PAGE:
A special effort was made to attract to the Congress scientists who are at early stages in their careers. Among those presenting results were 85 young chemists from 45 countries, all of whom had been awarded partial support from a variety of sponsors. In addition, a highlight of the opening ceremony was the presentation of nine IUPAC Prizes awarded in 2002 and 2003 to recent Ph.D. graduates on the basis of their dissertations (see photo above of winners).
> Link to Prize info

Each morning the technical program began with a plenary lecture by an internationally recognized scientist. Nobel Laureate Professor John Polanyi described “Reactions at Surfaces, Studied One Molecule at a Time;” Chemical Institute of Canada Medallist Professor Raymond Kapral lectured on “A Hop, Jump, and a Skip: Quantum Reactions in Classical Solvents;” and Professor Jean Fréchet introduced “Organic Chemistry and Molecular Design at the Interface of Biology, Engineering and Physics.” Unfortunately, Nobel Laureate Professor Richard Smalley was indisposed, but his place was ably taken by Dr. Michael Gait who provided a historical context in his lecture “50 Years of Nucleic Acids Synthesis: A Central Role in the Partnership of Chemistry and Biology.” More than a dozen CIC and CSC award lectures were presented.


"The main body of the technical program, which consisted of over 50 symposia in more than 160 sessions, was both international in scope and broad in range of topics."


The main body of the technical program, which consisted of over 50 symposia in more than 160 sessions, was both international in scope and broad in range of topics. The program included six specific chemical themes: Analytical/Environmental, Chemical Education, Inorganic, Macromolecular Science and Engineering, Organic, and Physical and Theoretical. There was also a special symposium devoted to synchrotron radiation and the opening of the Canadian Light Source in early 2004. Two symposia celebrated the careers of two distinguished Canadian chemists: Dr. Arthur Carty (Inorganic) and Dr. Almeria Natansohn (Macromolecular). Four symposia focused on supramolecular chemistry. The Chemical Education program was the largest in recent memory. Within the broad symposia topics there were areas as diverse as: Nanoparticles and Carbon Nanotubes, Environmental Quality and Human Health, Metalloproteins and Metals in Medicine, Activation of Small Molecules by Early Transition Metals, Polymers in Electronics and Photonics, the Chemistry of Nucleic Acids, Organic Synthesis, and Chemical Biology.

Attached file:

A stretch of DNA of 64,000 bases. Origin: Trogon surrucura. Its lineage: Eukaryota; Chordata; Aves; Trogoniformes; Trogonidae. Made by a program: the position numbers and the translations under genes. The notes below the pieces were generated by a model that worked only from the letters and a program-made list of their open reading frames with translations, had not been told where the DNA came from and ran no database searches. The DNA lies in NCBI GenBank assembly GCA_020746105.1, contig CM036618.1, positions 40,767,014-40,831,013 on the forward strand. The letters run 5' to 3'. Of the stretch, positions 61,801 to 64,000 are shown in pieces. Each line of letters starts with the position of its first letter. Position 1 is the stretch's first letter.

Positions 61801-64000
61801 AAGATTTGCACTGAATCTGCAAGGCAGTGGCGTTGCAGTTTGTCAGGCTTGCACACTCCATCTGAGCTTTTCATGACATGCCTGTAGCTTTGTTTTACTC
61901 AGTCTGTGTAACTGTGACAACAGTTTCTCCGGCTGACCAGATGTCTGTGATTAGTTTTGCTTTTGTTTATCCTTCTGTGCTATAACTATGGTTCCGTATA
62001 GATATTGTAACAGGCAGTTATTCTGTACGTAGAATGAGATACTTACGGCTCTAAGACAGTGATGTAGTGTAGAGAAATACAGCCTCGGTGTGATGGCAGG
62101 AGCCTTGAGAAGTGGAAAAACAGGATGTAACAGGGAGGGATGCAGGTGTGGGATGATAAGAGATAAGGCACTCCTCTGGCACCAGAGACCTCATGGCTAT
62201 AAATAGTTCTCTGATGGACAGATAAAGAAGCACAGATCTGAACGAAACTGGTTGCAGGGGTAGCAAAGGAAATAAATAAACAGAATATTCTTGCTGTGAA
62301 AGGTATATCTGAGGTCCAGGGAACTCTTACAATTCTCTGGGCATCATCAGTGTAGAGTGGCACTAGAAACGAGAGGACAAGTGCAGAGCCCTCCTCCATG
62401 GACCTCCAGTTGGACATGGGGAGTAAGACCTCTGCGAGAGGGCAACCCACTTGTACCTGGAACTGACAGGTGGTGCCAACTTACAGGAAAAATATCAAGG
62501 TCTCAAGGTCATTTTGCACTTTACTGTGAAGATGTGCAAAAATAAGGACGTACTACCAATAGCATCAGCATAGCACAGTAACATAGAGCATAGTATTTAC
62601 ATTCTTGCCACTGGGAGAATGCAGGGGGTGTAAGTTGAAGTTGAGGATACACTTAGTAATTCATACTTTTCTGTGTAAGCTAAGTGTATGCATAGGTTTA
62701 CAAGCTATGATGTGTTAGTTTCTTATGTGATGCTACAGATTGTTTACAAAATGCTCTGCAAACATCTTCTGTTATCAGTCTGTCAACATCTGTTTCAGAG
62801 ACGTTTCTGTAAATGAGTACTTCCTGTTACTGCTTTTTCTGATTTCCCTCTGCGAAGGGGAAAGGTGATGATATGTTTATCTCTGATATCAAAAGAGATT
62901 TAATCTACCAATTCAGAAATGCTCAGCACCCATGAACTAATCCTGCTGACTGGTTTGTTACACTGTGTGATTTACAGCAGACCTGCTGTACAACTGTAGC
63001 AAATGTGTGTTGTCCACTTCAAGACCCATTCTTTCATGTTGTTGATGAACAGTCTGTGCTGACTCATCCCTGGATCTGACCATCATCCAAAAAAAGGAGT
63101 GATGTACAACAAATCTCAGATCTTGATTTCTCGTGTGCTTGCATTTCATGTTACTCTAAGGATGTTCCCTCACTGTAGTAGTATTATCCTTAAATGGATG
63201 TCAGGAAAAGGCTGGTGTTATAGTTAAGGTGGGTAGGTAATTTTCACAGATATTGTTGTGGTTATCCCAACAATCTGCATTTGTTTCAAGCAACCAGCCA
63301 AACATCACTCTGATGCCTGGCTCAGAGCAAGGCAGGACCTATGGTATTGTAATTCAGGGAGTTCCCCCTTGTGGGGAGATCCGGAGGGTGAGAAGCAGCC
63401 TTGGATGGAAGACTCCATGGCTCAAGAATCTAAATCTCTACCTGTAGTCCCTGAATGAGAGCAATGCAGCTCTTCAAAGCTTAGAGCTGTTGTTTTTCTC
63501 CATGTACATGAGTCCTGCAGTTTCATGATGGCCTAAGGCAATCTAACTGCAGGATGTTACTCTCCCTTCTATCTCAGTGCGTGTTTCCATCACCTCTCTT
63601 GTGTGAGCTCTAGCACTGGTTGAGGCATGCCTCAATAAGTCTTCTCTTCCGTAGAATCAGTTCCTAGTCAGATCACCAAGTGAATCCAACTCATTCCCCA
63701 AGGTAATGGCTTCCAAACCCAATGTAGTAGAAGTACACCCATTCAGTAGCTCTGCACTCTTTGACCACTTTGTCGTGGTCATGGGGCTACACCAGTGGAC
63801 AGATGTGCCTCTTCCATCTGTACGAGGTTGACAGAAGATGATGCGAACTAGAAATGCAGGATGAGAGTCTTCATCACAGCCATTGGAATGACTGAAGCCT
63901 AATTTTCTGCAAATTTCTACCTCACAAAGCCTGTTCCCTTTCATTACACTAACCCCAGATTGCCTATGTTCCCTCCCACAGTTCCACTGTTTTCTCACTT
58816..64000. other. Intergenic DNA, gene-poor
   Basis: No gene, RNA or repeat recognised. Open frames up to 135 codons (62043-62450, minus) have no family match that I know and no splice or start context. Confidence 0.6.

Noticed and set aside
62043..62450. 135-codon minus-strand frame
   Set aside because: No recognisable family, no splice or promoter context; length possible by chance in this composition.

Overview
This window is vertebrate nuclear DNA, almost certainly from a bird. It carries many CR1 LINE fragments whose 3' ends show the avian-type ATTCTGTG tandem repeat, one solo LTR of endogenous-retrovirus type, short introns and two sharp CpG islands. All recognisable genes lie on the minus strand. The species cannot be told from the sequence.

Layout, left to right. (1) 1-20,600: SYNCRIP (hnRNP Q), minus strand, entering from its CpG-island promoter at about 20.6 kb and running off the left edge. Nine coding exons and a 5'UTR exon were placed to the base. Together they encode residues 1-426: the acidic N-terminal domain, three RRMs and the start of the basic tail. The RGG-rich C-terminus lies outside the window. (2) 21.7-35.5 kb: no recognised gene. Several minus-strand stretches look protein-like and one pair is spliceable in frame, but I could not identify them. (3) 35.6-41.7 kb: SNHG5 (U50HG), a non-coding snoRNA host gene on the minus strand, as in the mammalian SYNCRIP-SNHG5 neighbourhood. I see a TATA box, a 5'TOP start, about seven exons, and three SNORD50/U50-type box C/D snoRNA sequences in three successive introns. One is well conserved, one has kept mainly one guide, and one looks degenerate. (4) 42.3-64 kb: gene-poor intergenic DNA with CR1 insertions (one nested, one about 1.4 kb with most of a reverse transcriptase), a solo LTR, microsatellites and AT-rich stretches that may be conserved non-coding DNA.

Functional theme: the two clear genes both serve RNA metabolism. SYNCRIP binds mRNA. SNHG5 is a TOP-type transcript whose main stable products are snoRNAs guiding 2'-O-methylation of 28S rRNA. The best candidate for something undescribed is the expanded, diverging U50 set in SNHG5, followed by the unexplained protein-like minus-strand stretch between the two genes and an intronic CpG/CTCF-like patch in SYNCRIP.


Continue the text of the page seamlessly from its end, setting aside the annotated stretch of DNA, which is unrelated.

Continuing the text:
Opened to the public at large, a special symposium on the Public Understanding of Chemistry, was coordinated by the IUPAC subcommittee of the same name. Questions such as “How do ideas flow between chemistry and the public through the media?”; “How do they flow between the research lab and industry or public use?”; and “How do ideas flow through society?, were the central themes of the debates.”

The arrangements for the conference went smoothly until the power failure occurred late Thursday afternoon. Unfortunately, this caused the cancellation of 45 lecture presentations on Friday morning, including the plenary lecture by Professor Howard Alper on “A Chemist’s Journey into Policies and Politics.” However, attempts are being made to offer authors the opportunity of depositing their papers on the conference Web site. In addition to the oral and poster presentations, a fine exhibition of equipment, books, and other materials was well attended.

Technical aspects of the Congress program were supported by many Canadian and international organizations, including, as major sponsors, the National Research Council of Canada, Wiley Publishers, Imperial Oil, and Xerox. In addition, funds were provided principally by the U.S. Army Research Office, UNESCO Paris and Canada, the Canadian National Committee for IUPAC, and the Natural Sciences and Engin-eering Research Council of Canada to assist young scientists from many countries to attend the meeting and present their results as posters or oral presentations.